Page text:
Jacobin - May 24, 2021

Perhaps the most revealing passage in Barack Obama’s 2020 memoir, A Promised Land, comes toward the end of his recollections on the 2009 financial crisis and his administration’s response to it. For Obama — who never once seems to have seriously considered a proactive or aggressive response to Wall Street chicanery — the dilemma his team faced had primarily to do with political management. As such, he tells us, they attempted to “straddle the line between the public’s desire for Old Testament justice and the financial markets’ need for reassurance.” The key moment comes later in the chapter as the former president reflects on the now common charge that he could and should have been tougher on Wall Street:

If it were possible for me to go back in time and get a do-over, I can’t say that I would make different choices. In the abstract, all the various alternatives and missed opportunities that the critics offer up sound plausible, simple plot points in a morality tale. But when you dig into the details, each of the options they propose — whether nationalization of the banks, or stretching the definitions of criminal statutes to prosecute banking executives, or simply letting a portion of the banking system collapse so as to avoid moral hazard — would have required a violence to the social order, a wrenching of political and economic norms [my emphasis], that almost certainly would have made things worse. Not worse for the wealthy and powerful, who always have a way of landing on their feet. Worse for the very folks I’d be purporting to save. Best-case scenario, the economy would have taken longer to recover, with more unemployment, more foreclosures, more business closures. Worst-case scenario, we might have tipped into a full-scale depression.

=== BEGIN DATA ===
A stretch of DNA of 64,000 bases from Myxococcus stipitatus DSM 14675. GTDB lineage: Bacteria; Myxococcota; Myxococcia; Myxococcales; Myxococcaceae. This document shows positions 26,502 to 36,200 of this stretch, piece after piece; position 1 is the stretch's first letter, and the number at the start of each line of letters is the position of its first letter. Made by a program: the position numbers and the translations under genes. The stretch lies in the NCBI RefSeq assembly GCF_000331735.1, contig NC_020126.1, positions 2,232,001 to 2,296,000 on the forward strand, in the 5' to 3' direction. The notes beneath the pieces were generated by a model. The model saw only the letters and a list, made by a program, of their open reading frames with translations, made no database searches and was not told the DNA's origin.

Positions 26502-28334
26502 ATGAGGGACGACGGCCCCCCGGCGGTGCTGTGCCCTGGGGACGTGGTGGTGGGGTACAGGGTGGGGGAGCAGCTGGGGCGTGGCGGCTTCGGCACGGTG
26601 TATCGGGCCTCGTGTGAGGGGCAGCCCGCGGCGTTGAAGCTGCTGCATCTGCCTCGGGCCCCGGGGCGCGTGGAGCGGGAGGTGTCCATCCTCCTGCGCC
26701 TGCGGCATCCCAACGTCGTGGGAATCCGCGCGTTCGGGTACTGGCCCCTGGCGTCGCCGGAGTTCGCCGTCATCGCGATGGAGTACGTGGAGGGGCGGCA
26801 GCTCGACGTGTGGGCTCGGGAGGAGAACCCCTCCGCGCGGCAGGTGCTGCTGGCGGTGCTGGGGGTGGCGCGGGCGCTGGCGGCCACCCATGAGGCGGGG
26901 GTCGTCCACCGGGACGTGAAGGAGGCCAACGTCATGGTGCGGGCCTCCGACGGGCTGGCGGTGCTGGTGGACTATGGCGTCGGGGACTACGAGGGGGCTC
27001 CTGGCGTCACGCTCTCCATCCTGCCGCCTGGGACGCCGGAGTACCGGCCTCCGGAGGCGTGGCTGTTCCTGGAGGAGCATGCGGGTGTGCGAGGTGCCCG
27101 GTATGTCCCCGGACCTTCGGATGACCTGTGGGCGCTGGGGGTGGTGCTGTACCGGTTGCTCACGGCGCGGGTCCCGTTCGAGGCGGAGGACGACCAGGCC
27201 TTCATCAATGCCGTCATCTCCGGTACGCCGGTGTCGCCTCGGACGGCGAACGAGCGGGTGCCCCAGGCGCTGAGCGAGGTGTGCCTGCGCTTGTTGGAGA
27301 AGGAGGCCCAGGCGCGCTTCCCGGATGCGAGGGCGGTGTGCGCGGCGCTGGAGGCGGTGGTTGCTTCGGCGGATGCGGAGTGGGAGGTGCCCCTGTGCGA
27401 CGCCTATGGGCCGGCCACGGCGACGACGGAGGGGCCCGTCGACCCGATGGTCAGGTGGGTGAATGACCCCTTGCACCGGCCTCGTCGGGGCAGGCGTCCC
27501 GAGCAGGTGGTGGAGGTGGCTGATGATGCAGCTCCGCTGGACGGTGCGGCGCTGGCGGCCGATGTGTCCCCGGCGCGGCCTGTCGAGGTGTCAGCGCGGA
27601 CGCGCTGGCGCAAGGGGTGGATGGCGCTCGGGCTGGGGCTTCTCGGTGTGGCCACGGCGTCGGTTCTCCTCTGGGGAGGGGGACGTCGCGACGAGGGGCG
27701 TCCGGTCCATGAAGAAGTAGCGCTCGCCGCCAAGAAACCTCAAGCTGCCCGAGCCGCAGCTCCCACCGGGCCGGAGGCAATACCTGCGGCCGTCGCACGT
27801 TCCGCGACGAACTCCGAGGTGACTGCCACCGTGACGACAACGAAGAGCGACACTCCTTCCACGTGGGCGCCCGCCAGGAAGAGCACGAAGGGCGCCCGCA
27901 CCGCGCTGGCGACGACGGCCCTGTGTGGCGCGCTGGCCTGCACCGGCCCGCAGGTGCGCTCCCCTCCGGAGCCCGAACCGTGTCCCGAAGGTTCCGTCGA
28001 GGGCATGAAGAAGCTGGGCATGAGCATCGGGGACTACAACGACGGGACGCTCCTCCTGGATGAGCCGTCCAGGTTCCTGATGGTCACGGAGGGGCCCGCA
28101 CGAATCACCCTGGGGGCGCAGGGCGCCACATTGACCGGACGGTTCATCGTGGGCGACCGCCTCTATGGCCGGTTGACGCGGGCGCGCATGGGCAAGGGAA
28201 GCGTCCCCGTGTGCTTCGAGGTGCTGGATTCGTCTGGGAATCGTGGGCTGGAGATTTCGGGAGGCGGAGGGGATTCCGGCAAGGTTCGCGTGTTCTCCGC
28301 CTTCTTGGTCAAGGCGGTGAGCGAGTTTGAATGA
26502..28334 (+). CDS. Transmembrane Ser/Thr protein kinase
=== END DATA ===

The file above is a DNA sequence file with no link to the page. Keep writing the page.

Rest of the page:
Without litigating the administration’s entire response to what was then the worst economic crisis since the Great Depression, it’s worth underscoring the choice facing Obama as he himself chooses to render it. For the president and his advisors, public outrage toward Wall Street (and the corresponding desire to see executives put in jail) was ultimately driven by a kind of reductive moralism out of step with reality. The idea of “Old Testament justice,” in his telling, might have looked good on paper, but would have done nothing to make the wealthy lose any sleep and, still worse, would have ended up hurting the most vulnerable.

It’s a cynical, self-interested, and unconvincing narrative, to be sure. But it also misrepresents a big part of the case for prosecuting white-collar criminals. “Lock them up!” certainly was a ubiquitous sentiment toward banks and bankers after the financial crisis, and no one can deny it had a lot to do with a simple (and entirely justified) popular desire for retribution. That was far from the whole story, though, and even a cursory glance at a few major cases of corporate malfeasance over the past decade shows us exactly why. ...
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